Thursday, January 15, 2009

Samoa Acquistion Corporation trumps Ace Mills. Water to be left running. Kaitlin Sopoci-Belknap new Chair of Water Board!

By unanimous vote, Kailin Sopoci-Belknap was voted in as Chair of the Water Board. She was in "hot water" right away with some difficult issues to face. (New meeting time proposal, Zebra Mussel issue, and of course, the Evergreen Water contract.) After Samoa Acquisition Group leader Bob Simpson got up and spoke about his general plan of finishing the purchasing process by Feb. 6th, the public spoke and the Water Board stood by their guns (Water guns?) and kept their lien in place on Evergreen, but will let the water services continue while Mr. Simpson does his best to close the deal. It sounded like all stake-holders will be in contact in the interim, and a special meeting would be called to order if any emergency contingency plans were brought to light.

Overall it was an upbeat meeting and it was the most hope the workers have witnessed in months.

The board was challenged by Evergreen Employee Brian Conners early on over their non-scheduled meeting that took place the day after the special meeting of Dec. 30th. Past Chair Bruce Rupp took full responsibility for the decision to put a lien on Evergreen on the 31st of Dec. and said he was doing that in "the best interest of the district." District Counsel David Martinek convinced Mr. Rupp that this was legal. It may have been legal, but it was not good public policy in my opinion. The District could have held another special meeting on Jan. 2nd. But since it is not hindering the sale, I guess this was "no harm, no foul." The Water District seems to have a strong board that works better together than most local boards, so I will leave it at that.


Anonymous said...

I found it very interesting that proceeduraly, one board memeber can impose a lien, without public or board members input. But it takes 72 hours notice, a special board meeting, a vote and twenty minutes to remove it.

Anonymous said...

If Evergreen Pulp couldn't make money in this bad economy, how does Samoa Acq Corp (SAC) expect to make money? Will SAC sell their pulp in the domestic or foreign market? This sounds too good to be true. There has got to be more to this than what is being said. Will SAC purchase the mill and then wait to start when the market improves--next year?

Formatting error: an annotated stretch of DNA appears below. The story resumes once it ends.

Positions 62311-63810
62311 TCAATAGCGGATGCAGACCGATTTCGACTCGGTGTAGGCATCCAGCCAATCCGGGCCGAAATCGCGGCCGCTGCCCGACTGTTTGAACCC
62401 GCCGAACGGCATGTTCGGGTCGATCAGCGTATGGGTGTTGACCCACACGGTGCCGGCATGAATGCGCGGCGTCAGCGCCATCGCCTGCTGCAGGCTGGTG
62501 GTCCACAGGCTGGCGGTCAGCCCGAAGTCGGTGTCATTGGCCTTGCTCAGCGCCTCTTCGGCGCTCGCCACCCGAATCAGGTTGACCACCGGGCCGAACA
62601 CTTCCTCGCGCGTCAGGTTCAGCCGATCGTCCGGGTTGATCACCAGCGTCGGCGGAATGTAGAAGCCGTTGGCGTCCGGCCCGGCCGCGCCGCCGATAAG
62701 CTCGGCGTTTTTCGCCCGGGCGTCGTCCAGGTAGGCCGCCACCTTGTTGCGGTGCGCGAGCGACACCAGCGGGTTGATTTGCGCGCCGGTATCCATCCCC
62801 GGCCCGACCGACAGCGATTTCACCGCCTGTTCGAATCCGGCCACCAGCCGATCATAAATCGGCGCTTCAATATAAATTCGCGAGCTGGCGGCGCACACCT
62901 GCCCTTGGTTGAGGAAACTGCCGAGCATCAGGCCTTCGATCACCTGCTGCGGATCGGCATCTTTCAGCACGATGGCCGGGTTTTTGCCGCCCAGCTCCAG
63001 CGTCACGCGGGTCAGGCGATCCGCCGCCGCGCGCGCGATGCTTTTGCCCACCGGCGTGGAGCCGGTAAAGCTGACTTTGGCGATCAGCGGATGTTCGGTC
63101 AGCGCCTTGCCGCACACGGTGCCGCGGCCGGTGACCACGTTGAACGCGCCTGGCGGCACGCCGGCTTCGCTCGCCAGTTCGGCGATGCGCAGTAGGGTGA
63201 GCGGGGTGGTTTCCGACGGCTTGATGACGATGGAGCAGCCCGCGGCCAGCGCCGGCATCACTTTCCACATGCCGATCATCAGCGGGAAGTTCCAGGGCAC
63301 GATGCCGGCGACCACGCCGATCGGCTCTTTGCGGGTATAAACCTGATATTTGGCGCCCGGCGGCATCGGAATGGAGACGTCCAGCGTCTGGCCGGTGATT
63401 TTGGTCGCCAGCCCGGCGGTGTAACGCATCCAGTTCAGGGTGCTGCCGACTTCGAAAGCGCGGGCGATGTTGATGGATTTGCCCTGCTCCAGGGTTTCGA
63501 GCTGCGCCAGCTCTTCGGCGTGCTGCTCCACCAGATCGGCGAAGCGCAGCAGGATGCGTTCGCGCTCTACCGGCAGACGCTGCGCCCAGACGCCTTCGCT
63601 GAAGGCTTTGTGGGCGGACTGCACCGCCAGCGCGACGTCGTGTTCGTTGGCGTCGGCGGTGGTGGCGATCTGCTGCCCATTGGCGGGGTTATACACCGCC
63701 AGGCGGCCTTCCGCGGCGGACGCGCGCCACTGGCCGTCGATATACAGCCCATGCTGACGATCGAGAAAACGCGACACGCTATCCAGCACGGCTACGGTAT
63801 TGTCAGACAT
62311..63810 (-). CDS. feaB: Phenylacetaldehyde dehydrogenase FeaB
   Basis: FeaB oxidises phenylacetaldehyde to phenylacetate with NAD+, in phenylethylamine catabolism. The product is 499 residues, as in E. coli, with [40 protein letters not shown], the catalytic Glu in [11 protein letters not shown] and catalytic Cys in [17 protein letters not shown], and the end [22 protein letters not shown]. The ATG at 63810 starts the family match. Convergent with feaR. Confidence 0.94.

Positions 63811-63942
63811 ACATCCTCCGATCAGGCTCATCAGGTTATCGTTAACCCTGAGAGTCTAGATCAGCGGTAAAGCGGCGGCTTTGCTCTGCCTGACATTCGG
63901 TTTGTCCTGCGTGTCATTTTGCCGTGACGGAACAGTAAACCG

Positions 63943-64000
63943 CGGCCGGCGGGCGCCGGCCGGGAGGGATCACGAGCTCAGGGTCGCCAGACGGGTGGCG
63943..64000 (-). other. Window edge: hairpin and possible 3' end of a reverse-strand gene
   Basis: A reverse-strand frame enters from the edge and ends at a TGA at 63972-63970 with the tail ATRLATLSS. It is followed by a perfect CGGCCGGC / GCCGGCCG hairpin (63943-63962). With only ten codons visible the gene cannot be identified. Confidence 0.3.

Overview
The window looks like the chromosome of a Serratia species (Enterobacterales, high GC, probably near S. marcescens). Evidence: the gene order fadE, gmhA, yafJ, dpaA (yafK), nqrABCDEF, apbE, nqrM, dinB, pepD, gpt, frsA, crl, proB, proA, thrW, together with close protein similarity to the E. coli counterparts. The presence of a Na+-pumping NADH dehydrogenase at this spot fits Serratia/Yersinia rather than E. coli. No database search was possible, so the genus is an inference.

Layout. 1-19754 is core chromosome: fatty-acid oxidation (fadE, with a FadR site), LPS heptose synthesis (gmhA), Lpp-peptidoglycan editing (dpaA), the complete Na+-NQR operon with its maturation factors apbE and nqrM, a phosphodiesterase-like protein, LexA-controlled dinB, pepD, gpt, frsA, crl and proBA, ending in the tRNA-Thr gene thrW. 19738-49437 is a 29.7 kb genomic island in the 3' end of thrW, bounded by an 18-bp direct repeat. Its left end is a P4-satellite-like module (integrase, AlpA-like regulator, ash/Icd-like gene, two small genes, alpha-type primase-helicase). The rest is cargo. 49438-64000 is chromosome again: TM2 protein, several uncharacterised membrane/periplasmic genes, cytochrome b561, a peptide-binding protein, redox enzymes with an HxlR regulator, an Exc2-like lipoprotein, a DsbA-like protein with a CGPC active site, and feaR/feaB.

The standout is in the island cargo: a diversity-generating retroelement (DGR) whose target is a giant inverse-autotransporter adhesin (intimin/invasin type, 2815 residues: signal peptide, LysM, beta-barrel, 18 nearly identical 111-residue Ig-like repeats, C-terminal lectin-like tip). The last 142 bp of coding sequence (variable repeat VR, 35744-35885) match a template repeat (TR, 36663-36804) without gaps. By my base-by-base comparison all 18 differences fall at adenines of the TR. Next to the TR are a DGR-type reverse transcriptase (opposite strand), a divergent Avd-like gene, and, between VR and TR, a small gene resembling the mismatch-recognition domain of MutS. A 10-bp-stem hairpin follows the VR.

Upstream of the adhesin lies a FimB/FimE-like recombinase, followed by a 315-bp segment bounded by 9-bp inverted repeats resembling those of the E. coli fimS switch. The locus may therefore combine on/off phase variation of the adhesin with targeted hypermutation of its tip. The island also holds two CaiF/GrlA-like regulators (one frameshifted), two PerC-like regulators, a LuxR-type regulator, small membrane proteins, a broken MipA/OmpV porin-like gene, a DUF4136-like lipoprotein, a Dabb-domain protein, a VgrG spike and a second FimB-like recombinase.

Anonymous said...

Have they addressed the givebacks that they will inevitably want from the union in terms of pay cuts, benefit reductions and reduction in workforce size? Will there even be a union at Evergreen? Also, what about the pending discharge permit issues? Have they been addressed yet?

Anonymous said...

I am pretty sure that this group is going to throw a few million at this and due no diligence please think about what is happening and support it.

Fred said...

"Will there even be a union at Evergreen?".

Seems to me that should be the last concern at this stage in the game.

"what about the pending discharge permit issues?".

That would seem to be a very valid concern.

pooper said...

Maybe Sac has another plan for the pulp mill complex?Museum or hotel for all the tourism? If they can do it to 747 airplane why not a pulp mill?????

Not A Native said...

Almost seems like commenters here don't want the mill to suceed.

I know nothing about the global market for wood pulp, or what it might take for the mill to be economically successful.

But if the mill is run in compliance with local laws and regulations, I'd like to see it continue to be here and thrive.

The alternative of having a derelict and deteriorating plant that might also be an environmental hazard is the worst possibility.

jmc said...

Well it seems that there are a lot of things for us all to think about. We are all in the same boat, so to speak.
I think that we should all take a deep breath, take a walk in the sunshine, and wait to see whats next.

Anonymous said...

What happened to Ace Mills? What caused this company to pull out of the sale?

samoasoftball said...

Lots of questions. I am not sure I can answer all of them.

7:06pm-The SAC group knows the risk and rewards. It might be a gamble, but the pulp market will take off again, hopefully in early spring. Sounds like they will be searching the domestic market first.

7:44pm-Bob Simpson is going to meet with our union in the near future and has been in contact with our union leadership. Way too early to speculate on what SAC workforce will look like. The discharge issue will be tackled soon.

4:41pm-The plant will have no choice but to be compliant. Regulators are ready to pounce on any issues.

9:40pm-Ace Mills dropped out once they realized there were liens that were not going away? They were still trying to acquire financing and had announced to the Humboldt water district that they were paying $340,000 for water services on Jan 8th. Then they sent notice on Jan 12th that they were paying that week. On Jan. 13th Ace Mills said that David Tsang had cancelled their escrow. What happened behind closed doors is beyond me.

Anonymous said...

The published terms of the Bulk Sale of Assets classified is highly suspicious. SAC will purchase certain real and tangible assets and only those contracts, accounts receivable, or liens they wish to purchase.

So they get all the plant machinary and none of the liabilities, which means they are not buying the business, only the physical assets.

That boiler and turbine would make a great biofuels plant anywhere they might want to move it (like they have been doing with old shutterred pulp mills in the northeast), and I am sure Lee and Man will make good on what they owe the local vendors and not go back to China with the proceeds of the sale.